As Israeli food becomes more popular outside Israel, interest in learning more about it continues to grow. Reflecting — and contributing to — this phenomenon are various books that have come out in recent years.
By far, the most successful and one that Galya Sarner strongly recommends is Jerusalem: A Cookbook. Published in 2012, it was co-written by chefs Yotam Ottolenghi and Sami Tamimi, the former Jewish, the latter Arab, both of whom hail from Galya’s hometown of Jerusalem. Ottolenghi and Tamimi both live in London where they first met and are now partners in several successful restaurants.
True to its title, the book spotlights dishes common to Jerusalem or inspired by the city. Readers can choose from 120 contemporary and traditional recipes for a diverse range of Mediterranean-style food including soups, salads, meat, fish, vegetables, cakes and desserts, which are central to the Israeli palette. Not surprisingly, given Galya’s background and the focus of the book, it resonates deeply with her and has pride of place among her many food books.
“Being born in Jerusalem and having grown up on food so connected to that city, I was immediately drawn to this book the moment I first saw its inviting cover at an Indigo store in Toronto in 2013,” says Galya. “A few days later, I was visiting my friend Eti Greenberg and she had a copy in her home. I remember discussing it with Eti, who’s originally from Israel, and we both agreed it was so well done. The more I read the book, the more I admired what Ottolenghi and Tamimi had done. In many ways, they put Jerusalem cuisine on the map internationally.”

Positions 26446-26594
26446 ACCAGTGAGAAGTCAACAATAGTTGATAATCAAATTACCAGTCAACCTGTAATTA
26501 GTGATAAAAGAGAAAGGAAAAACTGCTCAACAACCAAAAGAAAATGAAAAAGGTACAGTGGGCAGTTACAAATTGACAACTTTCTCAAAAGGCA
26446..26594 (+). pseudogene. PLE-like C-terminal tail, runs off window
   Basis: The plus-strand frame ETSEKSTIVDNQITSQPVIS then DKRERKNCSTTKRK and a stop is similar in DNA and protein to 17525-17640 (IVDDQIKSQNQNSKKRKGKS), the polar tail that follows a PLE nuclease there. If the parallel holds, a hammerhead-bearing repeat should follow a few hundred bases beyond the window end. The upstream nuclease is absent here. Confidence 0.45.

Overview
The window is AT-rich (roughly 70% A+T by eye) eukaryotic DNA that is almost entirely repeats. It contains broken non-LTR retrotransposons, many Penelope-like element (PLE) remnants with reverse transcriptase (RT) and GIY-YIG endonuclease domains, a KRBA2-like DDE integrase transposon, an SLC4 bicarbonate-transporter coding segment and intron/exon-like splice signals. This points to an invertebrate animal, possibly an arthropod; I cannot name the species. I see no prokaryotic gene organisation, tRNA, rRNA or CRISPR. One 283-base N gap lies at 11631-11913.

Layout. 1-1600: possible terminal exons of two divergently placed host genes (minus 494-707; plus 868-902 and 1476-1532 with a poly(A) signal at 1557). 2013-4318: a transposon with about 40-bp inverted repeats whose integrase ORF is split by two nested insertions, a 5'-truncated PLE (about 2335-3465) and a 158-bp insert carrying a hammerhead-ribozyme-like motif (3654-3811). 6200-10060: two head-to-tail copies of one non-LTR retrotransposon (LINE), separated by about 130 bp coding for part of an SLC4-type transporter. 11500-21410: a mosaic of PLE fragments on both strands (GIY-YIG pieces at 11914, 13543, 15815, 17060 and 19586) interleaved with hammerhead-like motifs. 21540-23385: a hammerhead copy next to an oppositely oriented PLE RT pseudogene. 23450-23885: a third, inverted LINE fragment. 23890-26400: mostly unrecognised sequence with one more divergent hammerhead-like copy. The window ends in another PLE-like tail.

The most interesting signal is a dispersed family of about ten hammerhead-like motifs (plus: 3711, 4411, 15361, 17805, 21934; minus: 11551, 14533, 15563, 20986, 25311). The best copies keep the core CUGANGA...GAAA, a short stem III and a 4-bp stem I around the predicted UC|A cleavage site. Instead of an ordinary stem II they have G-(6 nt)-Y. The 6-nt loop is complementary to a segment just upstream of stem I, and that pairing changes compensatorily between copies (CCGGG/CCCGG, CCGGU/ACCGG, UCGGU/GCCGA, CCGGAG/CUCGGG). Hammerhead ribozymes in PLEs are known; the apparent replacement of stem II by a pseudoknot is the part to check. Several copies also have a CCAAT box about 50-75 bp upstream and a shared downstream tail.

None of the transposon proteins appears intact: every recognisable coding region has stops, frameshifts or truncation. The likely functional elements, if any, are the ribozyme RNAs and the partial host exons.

Jerusalem: A Cookbook is also a delight for the eye due to its design and the many beautiful photographs of the food and various sites in the venerable city. Through their respective stories, personal anecdotes and cooking techniques, Ottolenghi and Tamimi evoke the rich Jewish and Arab cultures of Jerusalem along with others that together form the city’s Jewish, Muslim, Christian and Armenian mosaic.
“As I read the book, I appreciated the culinary journey that Ottolenghi and Tamimi captured in the pages,” says Galya. “It took me back to my youth in Jerusalem when my late grandmother, Gracia Sitton, a 7th generation Jerusalemite, taught me the magic of Jerusalem cuisine. The authors of this book are clearly so knowledgable and passionate about this type of food and the story behind it.”
Today, Ottolenghi is one of the most respected chefs in the world. With his many bestselling books and frequent appearances in the media, he’s also established himself as a powerhouse when it comes to food writing and the culinary scene.
Three years ago, while in a London for a conference, Galya made a point of going to one of his highly acclaimed restaurants there.
“What I loved most is that Ottolenghi emphasizes his own style and interpretation of what Jerusalem food is all about,” says Galya. “I like his emphasis on fresh ingredients, his incredible selection of salads and the simple, clean design of his restaurants.”
This October, Galya will help host Ottolenghi when he visits the Schwartz Reisman Centre in Toronto in connection with the launch of his new book titled Sweet.
Meanwhile, here’s a selection of other books that Galya recommends for a better understanding about Israeli food:
– Zahav: A World of Israeli Cooking, by Michael Solomonov
– Israel Eats, by Steven Rothfeld
– The Palomar Cookbook: Modern Israeli Cuisine, by Layo Paskin and Tomer Amedi
– Breaking Breads: A New World of Israeli Baking, by Uri Scheft
– Modern Israeli Cooking: 100 New Recipes for Traditional Classics, by Danielle Oron
– The Book of New Israeli Food: A Culinary Journey, by Janna Gur
– Cook in Israel: Home Cooking Inspiration